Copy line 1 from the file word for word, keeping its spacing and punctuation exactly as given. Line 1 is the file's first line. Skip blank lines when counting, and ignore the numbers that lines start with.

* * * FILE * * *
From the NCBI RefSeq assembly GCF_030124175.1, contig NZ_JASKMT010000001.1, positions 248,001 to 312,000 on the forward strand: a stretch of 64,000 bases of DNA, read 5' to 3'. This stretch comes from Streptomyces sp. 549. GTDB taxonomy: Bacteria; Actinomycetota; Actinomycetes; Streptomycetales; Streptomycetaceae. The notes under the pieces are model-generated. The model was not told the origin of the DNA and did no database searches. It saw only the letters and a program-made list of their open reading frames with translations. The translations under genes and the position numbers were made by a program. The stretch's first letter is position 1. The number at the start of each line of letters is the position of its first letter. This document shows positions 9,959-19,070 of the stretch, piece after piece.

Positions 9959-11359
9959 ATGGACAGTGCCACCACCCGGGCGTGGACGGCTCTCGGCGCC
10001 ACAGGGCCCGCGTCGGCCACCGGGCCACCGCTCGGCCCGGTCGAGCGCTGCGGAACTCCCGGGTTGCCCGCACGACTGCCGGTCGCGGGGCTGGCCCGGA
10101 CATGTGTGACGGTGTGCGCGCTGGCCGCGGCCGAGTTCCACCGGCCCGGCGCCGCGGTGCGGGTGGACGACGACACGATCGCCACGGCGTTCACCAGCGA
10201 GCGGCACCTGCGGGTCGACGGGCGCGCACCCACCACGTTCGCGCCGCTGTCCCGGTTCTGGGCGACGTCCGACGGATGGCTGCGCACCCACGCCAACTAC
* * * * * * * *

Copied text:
From the NCBI RefSeq assembly GCF_030124175.1, contig NZ_JASKMT010000001.1, positions 248,001 to 312,000 on the forward strand: a stretch of 64,000 bases of DNA, read 5' to 3'. This stretch comes from Streptomyces sp. 549. GTDB taxonomy: Bacteria; Actinomycetota; Actinomycetes; Streptomycetales; Streptomycetaceae. The notes under the pieces are model-generated. The model was not told the origin of the DNA and did no database searches. It saw only the letters and a program-made list of their open reading frames with translations. The translations under genes and the position numbers were made by a program. The stretch's first letter is position 1. The number at the start of each line of letters is the position of its first letter. This document shows positions 9,959-19,070 of the stretch, piece after piece.